Recently I joined a members-only website, and in the profile section you're asked to list "5 things you can't live without". The goal here is not to be too literal (none of us can live without water, or air, thanks), but to be clever and stand out a little, while being truthful. I put 'library card' for one of my essentials. Our local library is a seven minute walk away. I've had my card number memorized for years (and have no idea where the actual card is). This knowledge came in handy last year at the Minnesota State Fair. The day I visited, you got a discounted admission ticket if you showed your library card. The young man working the booth let me recite mine instead; I think I may have astonished him.
I thought I'd highlight several titles I've enjoyed (for free!) from the library lately. But first, here's my brother at the main branch of the Seattle Public Library. It's an astonishing building, both architecturally and literarily. Rem Koolhaas was one of the principal designers. It has lots of glass and steel. There are exterior shots here; this site also shows off the four-story "continuous staircase". Parts of each level have slightly sloped floors, and as you follow the slope up or down it takes you all through the four levels non-fiction. There's also a giant conveyor system for returning materials, which my brother thought was "awesome".
1. The Joy of Pickling by Linda Ziedrich (2009 edition). This is an exhaustive compendium that covers how-to's, safety, and a plethora of recipes for anything you could ever want to pickle. (I'll soon be featuring a pickled beets recipe I adapted from here.) The recipes range from basic to fancy, which I appreciate as I'm new to pickling. None seemed particularly hard, once you have the technique down. (Admittedly, I've yet to try fermented pickles. I don't know if I've ever even eaten one. Does anyone have experience with this?) There are refrigerator pickles, crock pickles, canned pickles, recipes for using your pickled products, and uses for leftover brine. In short, a complete pickling book. This may go on my birthday list.
2. Shades of Grey, by Jasper Fforde. I struggled to describe this book, because it's so WEIRD. Jasper Fforde has also written the Thursday Next series (the first is The Eyre Affair), about a detective who investigates in book-worlds by jumping into the pages of books and entering the worlds contained within. Shades of Grey (which, by the way, is the superior way to spell that color) follows Eddie Russett, a Red in a world where color and color perception is everything. Eddie is young, has a physician (or "swatchman") for a father, and gets a rare chance to travel outside his home village to see others. When he does so, his world starts to crack as the truth behind a large governmental scandal that's affected EVERYONE'S lives becomes made known to him. Fforde does an excellent job of describing whatever fantastical world he's conjured up, so don't let my muddled explanation scare you away. If you enjoy smart fiction, read something by Fford. (He also wrote a series about nursery-rhyme crimes, if you're more into detective novels.)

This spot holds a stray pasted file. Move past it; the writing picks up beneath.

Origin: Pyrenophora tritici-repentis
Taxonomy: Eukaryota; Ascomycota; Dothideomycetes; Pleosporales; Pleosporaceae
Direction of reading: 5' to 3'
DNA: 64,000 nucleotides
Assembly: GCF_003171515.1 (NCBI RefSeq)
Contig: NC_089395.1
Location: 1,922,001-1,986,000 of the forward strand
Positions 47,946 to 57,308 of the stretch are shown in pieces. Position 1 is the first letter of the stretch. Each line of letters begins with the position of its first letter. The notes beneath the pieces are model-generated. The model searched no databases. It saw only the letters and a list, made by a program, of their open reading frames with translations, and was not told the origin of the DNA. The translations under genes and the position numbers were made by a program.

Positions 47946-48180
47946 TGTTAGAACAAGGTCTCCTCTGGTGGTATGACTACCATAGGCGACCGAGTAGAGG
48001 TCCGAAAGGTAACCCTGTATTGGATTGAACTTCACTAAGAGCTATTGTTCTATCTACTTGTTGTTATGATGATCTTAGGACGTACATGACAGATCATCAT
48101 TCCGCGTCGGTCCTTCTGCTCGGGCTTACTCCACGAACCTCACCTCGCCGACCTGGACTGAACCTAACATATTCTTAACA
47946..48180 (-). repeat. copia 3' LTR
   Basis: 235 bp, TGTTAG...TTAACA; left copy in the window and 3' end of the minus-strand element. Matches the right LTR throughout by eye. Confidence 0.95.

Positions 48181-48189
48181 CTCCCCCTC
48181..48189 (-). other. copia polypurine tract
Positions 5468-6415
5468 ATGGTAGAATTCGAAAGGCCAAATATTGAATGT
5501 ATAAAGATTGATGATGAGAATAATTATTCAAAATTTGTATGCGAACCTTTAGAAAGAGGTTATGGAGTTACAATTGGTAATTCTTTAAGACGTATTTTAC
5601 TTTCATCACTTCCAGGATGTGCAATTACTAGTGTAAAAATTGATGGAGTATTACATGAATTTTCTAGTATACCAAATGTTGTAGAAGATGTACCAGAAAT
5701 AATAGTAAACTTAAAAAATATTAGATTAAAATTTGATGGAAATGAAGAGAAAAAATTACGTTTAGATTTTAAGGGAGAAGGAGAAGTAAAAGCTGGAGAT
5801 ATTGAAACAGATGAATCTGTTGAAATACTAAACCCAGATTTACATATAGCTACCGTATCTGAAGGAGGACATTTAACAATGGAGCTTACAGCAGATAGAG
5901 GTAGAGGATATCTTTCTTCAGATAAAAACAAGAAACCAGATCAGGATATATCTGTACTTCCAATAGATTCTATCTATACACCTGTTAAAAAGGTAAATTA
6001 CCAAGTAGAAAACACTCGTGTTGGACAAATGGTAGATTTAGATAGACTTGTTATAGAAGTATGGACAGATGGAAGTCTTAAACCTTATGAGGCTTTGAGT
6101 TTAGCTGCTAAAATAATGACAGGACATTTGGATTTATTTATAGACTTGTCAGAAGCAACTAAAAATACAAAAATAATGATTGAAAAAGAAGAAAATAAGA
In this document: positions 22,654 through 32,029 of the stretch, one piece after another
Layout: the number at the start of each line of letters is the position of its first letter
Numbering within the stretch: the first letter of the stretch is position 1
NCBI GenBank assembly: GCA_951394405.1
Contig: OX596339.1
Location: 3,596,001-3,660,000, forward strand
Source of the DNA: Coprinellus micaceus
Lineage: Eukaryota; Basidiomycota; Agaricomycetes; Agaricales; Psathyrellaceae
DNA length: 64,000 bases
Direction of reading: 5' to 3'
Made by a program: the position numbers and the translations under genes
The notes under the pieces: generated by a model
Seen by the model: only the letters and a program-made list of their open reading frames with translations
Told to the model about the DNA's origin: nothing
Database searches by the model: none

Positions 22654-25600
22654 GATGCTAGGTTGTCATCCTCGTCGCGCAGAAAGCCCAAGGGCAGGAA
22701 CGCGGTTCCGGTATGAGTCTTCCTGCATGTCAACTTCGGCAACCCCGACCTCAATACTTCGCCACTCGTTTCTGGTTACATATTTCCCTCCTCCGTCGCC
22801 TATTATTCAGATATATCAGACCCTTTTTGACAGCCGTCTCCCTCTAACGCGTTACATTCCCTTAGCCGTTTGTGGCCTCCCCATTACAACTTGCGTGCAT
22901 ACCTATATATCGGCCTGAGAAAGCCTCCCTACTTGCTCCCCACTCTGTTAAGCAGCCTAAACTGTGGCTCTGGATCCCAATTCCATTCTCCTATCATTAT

3. Magazines. My local library has about 20 different titles, and I've noticed they often receive the latest issues about a week before I do. (If you're curious, I subscribe to Country Living, Wired, and Bon Appetit.) The latest edition is always "in-library use only" so you can read it in a timely manner for free! The larger regional library up the road has probably 300 magazine titles on the shelves.
4. Homemade by Judith Choate. My primary love language is gifts. This book, subtitled Delicious Foods to Make and Give, contains recipes and ideas for culinary treasure ranging from baked goods to snacks and appetizers, drinks to relishes and chutneys. I know someone who's famously known for giving out fudge at Christmas. I think I'll go the caramelized almonds route myself, but this book pulls me in many different directions. Would you rather get Framboise Syrup or Chocolate Malt Cake the next time I show up at your place? Invite me over, and just maybe I'll bring both.
5. Thrifty Chic: Interior Design on a Shoestring by Liz Bauwens and Alexandra Campbell. If you loved the magazine Domino, if you scour thrift stores and Craigslist for pieces to remake, if you're short on cash and inspiration, or if you just love beautiful photos of beautiful real interiors, then this may be a book for you. It's a British publication, so it's got that whole Euro-chic thing going on too.
That's it for this edition of "Library Round-Up". Next time I'll tell you about the services the library offers, and recommend more titles. Let me know if you read any of the above books!